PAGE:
Search Images Maps Play YouTube News Gmail Drive More »
Sign in
Screen reader users: click this link for accessible mode. Accessible mode has the same essential features but works better with your reader.

Patents

  1. Advanced Patent Search
Publication numberUS5948922 A
Publication typeGrant
Application numberUS 08/802,905
Publication dateSep 7, 1999
Filing dateFeb 20, 1997
Priority dateFeb 20, 1997
Fee statusLapsed
Also published asUS5973033, US6197122
Publication number08802905, 802905, US 5948922 A, US 5948922A, US-A-5948922, US5948922 A, US5948922A
InventorsChristopher K. Ober, Hilmar Koerner
Original AssigneeCornell Research Foundation, Inc.
Export CitationBiBTeX, EndNote, RefMan
External Links: USPTO, USPTO Assignment, Espacenet
Compounds with substituted cyclic hydrocarbon moieties linked by secondary or tertiary oxycarbonyl containing moiety providing reworkable cured thermosets
US 5948922 A
Abstract
Compounds containing two cyclic hydrocarbon moieties which are substituted to provide crosslinking functionality and which are linked to each other by secondary or tertiary oxycarbonyl containing moiety are basis for compositions which are cured to provide cured thermosets for encapsulation and underfill for electronic components that are thermally decomposable to allow repair, replacement, recovery or recycling of operative electronic components from assemblies that are inoperative.
Images(22)
Previous page
Next page
Claims(15)
What is claimed is:
1. Compounds containing cyclic hydrocarbon moieties which are substituted to provide crosslinking functionality and which are linked to each other by a tertiary oxycarbonyl containing moiety and which when cured provide compositions reworkable through thermal decomposition.
2. The compounds of claim 1 wherein the substitution to provide crosslinking functionality is an epoxy group or cyanate group.
3. Compounds, which when cured provided compositions reworkable through thermal decomposition, having the structural formula ##STR59## wherein each Q is the same or different and is ##STR60## wherein each R is independently selected from the group consisting of hydrogen, methyl, ethyl, propyl, isopropyl, butyl, isobutyl, tert butyl, C1-4 alkoxy, halogen, cyano, nitro, and phenyl, and R3 and R4 together form an epoxy group and Q" is ##STR61## and n is 0 and p is 0 and r is 1 or n is 1 and p is 1 and r is 1 or Q" is a bond between O and Q and n is 0 and p is 0 and r is 1 and p is 0 and r is 1, or Q" is ##STR62## and n is 0 and p is 0 and r is 1, or Q" is ##STR63## and p is 1 and n is 1 and r is 0 and t is 1 or p is 0 and n is 1 and r is 0 and t is 0, and R1 and R2 are each independently selected from the group consisting of hydrogen, methyl, ethyl, propyl, and phenyl, with the proviso that R1 and R2 are selected to provide at least one tertiary oxycarbonyl containing moiety and/or at least one R is a substituent which is directly linked to a carbon which is directly joined to oxygen and is selected from the group consisting of methyl, ethyl, propyl, isopropyl, butyl and isobutyl, and when n and p and r are 1, or when Q" is ##STR64## compounds are symmetrical; or wherein each Q is the same or different and comprises an aromatic group independently selected from the group consisting of phenyl, biphenyl, and naphthyl substituted at one position with a functional group selected from the group consisting of cyanate, methacrylate, acrylate, epoxymethoxy, acetylene and maleimide and having at each other position a substituent independently selected from the group consisting of hydrogen, methyl, ethyl, propyl, isopropyl, butyl, isobutyl, tert butyl, C1-4 alkoxy, halogen, cyano, nitro and phenyl with the functional group of both Q's being the same and Q" is --C(R7)(R8)-- or ##STR65## wherein each R7 and R8 is independently selected from the group consisting of hydrogen, methyl, ethyl, propyl, and phenyl, with the proviso that R7 and R8 are selected to provide at least one tertiary oxycarbonyl containing moiety, and Q2 is phenyl having at each open position a substituent independently selected from the group consisting of hydrogen, methyl, ethyl, propyl, isopropyl, butyl, isobutyl, tert butyl, C1-4 alkoxy, halogen, cyano, nitro and phenyl, and p is 0 and n is 0 and r is 1.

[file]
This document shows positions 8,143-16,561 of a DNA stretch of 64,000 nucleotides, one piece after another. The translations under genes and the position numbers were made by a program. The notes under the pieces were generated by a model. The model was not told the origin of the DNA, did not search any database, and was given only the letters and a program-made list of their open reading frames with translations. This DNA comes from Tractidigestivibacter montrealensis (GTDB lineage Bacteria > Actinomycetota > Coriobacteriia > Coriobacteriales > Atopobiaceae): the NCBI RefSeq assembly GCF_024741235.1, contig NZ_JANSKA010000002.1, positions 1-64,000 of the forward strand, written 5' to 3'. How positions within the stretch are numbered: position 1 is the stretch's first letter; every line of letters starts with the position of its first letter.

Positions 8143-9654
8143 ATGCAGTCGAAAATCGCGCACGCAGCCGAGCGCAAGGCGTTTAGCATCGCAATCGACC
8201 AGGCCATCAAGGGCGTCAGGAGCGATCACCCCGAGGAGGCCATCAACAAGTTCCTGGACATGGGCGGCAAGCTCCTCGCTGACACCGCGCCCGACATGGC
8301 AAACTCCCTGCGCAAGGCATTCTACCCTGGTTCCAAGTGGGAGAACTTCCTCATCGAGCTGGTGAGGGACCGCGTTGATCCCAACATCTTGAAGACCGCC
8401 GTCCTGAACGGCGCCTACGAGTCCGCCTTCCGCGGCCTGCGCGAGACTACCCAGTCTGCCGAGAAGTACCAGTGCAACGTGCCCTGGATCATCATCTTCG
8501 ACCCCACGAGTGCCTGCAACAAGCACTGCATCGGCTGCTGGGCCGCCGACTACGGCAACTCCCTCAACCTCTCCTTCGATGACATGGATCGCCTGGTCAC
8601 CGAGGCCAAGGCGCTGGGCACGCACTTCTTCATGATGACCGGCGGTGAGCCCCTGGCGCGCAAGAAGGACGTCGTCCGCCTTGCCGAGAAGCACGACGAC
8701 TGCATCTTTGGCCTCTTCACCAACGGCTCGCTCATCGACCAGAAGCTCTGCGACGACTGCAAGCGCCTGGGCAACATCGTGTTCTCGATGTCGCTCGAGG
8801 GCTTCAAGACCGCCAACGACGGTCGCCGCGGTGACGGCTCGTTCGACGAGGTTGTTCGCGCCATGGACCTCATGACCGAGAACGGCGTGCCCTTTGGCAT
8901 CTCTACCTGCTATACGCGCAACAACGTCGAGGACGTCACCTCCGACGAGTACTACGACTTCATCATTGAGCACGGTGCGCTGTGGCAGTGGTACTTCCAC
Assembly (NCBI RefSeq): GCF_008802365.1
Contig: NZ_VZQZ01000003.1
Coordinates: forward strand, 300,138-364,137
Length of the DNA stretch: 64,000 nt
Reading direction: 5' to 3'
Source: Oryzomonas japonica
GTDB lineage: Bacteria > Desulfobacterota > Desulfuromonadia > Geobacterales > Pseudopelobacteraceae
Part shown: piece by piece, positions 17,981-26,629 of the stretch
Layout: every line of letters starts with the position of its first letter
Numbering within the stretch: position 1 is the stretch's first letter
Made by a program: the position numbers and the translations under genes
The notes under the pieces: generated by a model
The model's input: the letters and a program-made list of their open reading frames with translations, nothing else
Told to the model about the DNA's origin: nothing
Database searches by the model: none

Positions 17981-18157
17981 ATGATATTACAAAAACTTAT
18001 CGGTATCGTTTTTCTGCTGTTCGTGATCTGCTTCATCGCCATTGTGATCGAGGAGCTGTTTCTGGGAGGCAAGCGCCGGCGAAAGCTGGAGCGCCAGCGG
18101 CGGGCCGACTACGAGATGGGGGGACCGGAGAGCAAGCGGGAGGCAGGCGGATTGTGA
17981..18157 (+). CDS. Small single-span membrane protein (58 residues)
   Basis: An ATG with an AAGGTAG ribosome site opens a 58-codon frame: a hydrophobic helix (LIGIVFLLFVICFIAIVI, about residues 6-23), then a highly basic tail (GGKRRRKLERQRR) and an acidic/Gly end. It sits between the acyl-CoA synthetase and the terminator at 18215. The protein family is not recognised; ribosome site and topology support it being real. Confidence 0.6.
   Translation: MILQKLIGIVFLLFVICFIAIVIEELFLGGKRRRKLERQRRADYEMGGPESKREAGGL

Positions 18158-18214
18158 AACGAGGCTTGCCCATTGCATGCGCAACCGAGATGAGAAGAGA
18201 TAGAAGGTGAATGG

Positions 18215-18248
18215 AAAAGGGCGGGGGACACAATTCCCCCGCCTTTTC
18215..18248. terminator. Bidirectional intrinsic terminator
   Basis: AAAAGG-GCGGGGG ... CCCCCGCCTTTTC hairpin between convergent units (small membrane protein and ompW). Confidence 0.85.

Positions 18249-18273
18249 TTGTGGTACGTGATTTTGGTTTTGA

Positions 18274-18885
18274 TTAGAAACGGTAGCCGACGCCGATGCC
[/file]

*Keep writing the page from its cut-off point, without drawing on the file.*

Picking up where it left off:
4. The compounds of claim 3 which have the structural formula ##STR66## where n is 0 and p is 0 and m is 0 or 1.
5. A compound having the structure ##STR67##
6. A compound as claimed in claim 4 which is
7. A compound as claimed in claim 4 which is
8. A compound as claimed in claim 4 which is
9. The compounds of claim 3 which have the structural formula where n is 1 and p is 1 and m is 1 and the compounds are symmetrical.
10. A compound as claimed in claim 9 which is ##STR68##
11. A compound having the structure
12. The compounds of claim 3 having the structural formula where each Q1 is the same or different and comprises an aromatic group independently selected from the group consisting of phenyl, biphenyl, and naphthyl, substituted at one position with functional group selected from the group consisting of cyanate, methacrylate, acrylate, epoxymethoxy, acetylene and maleimide, with functional groups of both Q1 's being the same, and having at each other position a substituent independently selected from the group consisting of hydrogen, methyl, ethyl, propyl, isopropyl butyl, isobutyl, tert butyl C1-4 alkoxy, halogen, cyano, nitro and phenyl, and each R7 and R8 is independently selected from the group consisting of hydrogen, methyl, ethyl, propyl, and phenyl, with the proviso that R7 and R8 are selected to provide at least one tertiary oxycarbonyl containing moiety, and Q2 is phenyl having at each open position a substituent independently selected from the group consisting of hydrogen, methyl, ethyl, propyl, isopropyl, butyl, isobutyl, tert butyl, C1-4 alkoxy, halogen, cyano, nitro and phenyl, and s is 1.